Over the past few years I have been asked for my position on the Christian doctrine of atonement. Every time I want to link to the lovely blog I wrote a few years ago. Every time I go searching for it and realize that I never wrote such a blog. The subject is tricky and deserved a fuller treatment, but I decided that I should sketch something out in the meantime. In my last post, I introduced atonement – how Jesus mends our separation from God. In this post, I tackle some of the most popular theories for how this works.
How Does Atonement Work?
The interesting question for most of us is personal. How do we become at-one with God, neighbor, and world? The answer to that has to do with what faith, hope, and love look like in practice. It’s a big topic because there are so many ways to do it. One of them is research, reflection, and conversation about reality – which I’m attempting here. Other ways have to do with repentance, community, and forgiveness. For now, I will look at the traditional question of how Jesus brings about atonement.
Once we start looking at the details, atonement can be both confusing and troubling. This is one of the few areas that I do not consider myself orthodox. Despite finding them useful, I simply cannot accept the prominent Christian explanations. Let me explain why (with excruciating and problematic brevity). [Better yet, read this scholarly yet approachable summary.]
Ransom Theories (Christus Victor)
(“All your soul are belong to us.”)
- Humans are in bondage (to death) because we sold ourselves to the Devil.
- God ransomed us by offering Jesus in exchange for us.
- Having captured Jesus, the Devil found him impossible to bind (keep dead).
- Now we and Jesus are free.
- Why did God set things up so people could be bound?
- Who trades away their son? Isn’t God being a little deceptive?
- Why doesn’t God simply command the Devil to set us free?
- Does this set up the Devil as somehow equal to and in competition with God?
- Did Jesus actually do anything?
Moral Exemplar Theories
(“Jesus show me the way.”)
- Humans are clueless.
- Jesus showed us how to behave to find God.
- AND Humans are weak.
- Jesus actions strengthened us so that we can follow.
- Why are humans so clueless and weak?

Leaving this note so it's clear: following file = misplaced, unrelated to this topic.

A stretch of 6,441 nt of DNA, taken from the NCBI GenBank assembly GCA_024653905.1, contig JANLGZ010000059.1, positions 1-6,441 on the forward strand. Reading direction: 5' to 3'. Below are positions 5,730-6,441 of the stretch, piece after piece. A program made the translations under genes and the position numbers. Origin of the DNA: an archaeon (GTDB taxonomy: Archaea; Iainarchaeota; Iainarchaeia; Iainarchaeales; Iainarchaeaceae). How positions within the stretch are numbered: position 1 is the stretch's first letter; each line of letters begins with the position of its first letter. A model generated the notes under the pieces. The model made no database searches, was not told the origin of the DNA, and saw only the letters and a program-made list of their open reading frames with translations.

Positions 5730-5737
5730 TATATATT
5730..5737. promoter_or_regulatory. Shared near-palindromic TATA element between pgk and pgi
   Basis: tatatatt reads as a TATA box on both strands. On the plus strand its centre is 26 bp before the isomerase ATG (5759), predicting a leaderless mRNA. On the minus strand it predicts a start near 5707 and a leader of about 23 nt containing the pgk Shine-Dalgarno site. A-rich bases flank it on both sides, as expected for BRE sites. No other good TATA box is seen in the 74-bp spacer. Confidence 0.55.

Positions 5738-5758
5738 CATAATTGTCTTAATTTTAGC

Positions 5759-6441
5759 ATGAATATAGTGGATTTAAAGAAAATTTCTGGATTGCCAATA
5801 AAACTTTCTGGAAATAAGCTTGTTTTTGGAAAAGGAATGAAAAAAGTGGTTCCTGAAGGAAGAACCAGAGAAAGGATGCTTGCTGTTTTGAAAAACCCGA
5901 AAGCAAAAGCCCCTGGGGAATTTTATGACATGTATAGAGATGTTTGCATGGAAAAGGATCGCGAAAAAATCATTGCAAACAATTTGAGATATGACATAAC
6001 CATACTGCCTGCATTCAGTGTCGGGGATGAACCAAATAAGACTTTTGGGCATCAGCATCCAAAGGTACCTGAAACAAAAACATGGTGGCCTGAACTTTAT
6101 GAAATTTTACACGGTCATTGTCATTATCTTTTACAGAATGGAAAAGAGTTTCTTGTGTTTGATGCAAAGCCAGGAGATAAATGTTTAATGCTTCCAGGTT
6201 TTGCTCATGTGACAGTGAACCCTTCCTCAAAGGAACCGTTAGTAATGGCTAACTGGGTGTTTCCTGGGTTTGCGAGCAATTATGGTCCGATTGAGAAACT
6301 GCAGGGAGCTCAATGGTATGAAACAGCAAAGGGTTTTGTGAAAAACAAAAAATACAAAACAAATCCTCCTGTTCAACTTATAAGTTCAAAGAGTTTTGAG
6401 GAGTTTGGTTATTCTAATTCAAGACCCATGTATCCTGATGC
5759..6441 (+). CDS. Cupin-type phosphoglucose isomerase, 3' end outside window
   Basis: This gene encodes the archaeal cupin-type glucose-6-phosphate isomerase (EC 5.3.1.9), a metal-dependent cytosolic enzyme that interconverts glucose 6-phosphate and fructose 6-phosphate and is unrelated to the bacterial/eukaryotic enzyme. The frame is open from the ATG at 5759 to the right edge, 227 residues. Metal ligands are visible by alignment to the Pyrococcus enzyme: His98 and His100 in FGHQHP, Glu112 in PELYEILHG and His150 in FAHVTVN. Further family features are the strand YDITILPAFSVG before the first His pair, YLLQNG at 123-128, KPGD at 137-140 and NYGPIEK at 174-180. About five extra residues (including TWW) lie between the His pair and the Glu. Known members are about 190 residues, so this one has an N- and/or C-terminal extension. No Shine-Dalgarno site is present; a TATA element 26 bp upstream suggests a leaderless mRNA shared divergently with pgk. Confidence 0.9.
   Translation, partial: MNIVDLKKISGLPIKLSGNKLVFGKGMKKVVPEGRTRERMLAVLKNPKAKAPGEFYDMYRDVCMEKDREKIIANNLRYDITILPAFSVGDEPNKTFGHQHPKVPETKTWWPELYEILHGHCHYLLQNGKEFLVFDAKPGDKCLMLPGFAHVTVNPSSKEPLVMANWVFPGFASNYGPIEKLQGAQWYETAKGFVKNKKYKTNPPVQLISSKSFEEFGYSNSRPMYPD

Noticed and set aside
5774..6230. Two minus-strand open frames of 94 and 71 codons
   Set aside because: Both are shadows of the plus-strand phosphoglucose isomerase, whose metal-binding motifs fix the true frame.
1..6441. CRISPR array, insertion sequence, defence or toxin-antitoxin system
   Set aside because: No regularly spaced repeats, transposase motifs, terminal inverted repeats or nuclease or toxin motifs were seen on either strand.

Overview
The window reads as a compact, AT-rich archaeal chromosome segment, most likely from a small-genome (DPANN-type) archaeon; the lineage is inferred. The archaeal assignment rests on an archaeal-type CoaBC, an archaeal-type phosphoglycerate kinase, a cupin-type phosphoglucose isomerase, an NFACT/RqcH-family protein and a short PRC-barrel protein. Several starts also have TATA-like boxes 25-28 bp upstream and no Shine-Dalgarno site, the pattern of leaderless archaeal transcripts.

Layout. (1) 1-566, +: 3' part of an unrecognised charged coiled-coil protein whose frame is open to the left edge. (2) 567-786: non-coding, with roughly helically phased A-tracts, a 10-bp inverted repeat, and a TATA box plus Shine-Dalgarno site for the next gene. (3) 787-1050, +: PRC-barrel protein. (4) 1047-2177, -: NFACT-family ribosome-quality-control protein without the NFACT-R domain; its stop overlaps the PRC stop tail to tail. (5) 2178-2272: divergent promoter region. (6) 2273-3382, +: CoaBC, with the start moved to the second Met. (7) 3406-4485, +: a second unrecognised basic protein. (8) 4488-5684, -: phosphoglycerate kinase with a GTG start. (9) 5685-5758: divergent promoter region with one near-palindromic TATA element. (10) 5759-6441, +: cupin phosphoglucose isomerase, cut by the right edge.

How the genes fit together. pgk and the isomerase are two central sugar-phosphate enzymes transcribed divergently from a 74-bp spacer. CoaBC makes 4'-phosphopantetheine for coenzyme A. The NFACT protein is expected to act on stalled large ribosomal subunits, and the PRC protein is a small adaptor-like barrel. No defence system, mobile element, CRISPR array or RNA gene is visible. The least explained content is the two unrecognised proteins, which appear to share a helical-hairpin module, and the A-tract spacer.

- Why did Jesus teach us in such an unpleasant manner (abandonment, torture, and crucifixion)?
- Shouldn’t there be other (easier) ways for us to learn?
- If Jesus action is a teaching and and empowerment, why does the Bible talk so much about priesthood, sacrifice, and penance?
(“Help, I’ve Fallen and I can’t get up.”)
- Humans offended God and thus owe a debt (to God).
- We cannot earn more.
- We cannot pay off the debt.
- Jesus, being divine, can pay.
- Jesus, being human, can pay the debt of humanity.
Technically, that’s pecuniary (monetary) substitution, but the same idea applies to penal substitution – we’re in jail and can’t let ourselves out – etc. The most popular version invokes the dignity of God, which we have trespassed by not respecting God properly. To modern ears, it might sound better to say we are at a party have said something so offensive that the room went silent out of shock. We are too flustered to say anything more and they are all too aghast. (You know you’ve been there.) Jesus steps in and saves the friendships. In any case, it all comes back to an un-repay-able; only the currency changes.
- Who set up the banking system?
- Why doesn’t God forgive the debt?
- Isn’t cruel to take money from someone who can’t earn more – even if is “just”?
All three types of atonement theory set God up to be a bit of a jerk – to the Devil, to us, and to Jesus. If God is wholly in charge, why is the system seemingly rigged. I will admit, I think this is the sort of thing that may be beyond human comprehension. That’s not just an easy out; perhaps we are messed up precisely because our condition blinds us to both reality and justice. Still… I want my theory of atonement to be helpful. Once I admit that I don’t understand it, I can go back and say, “Let’s pick a theory that is least obnoxious and most useful.” With that in mind, I introduce my own take in the next post.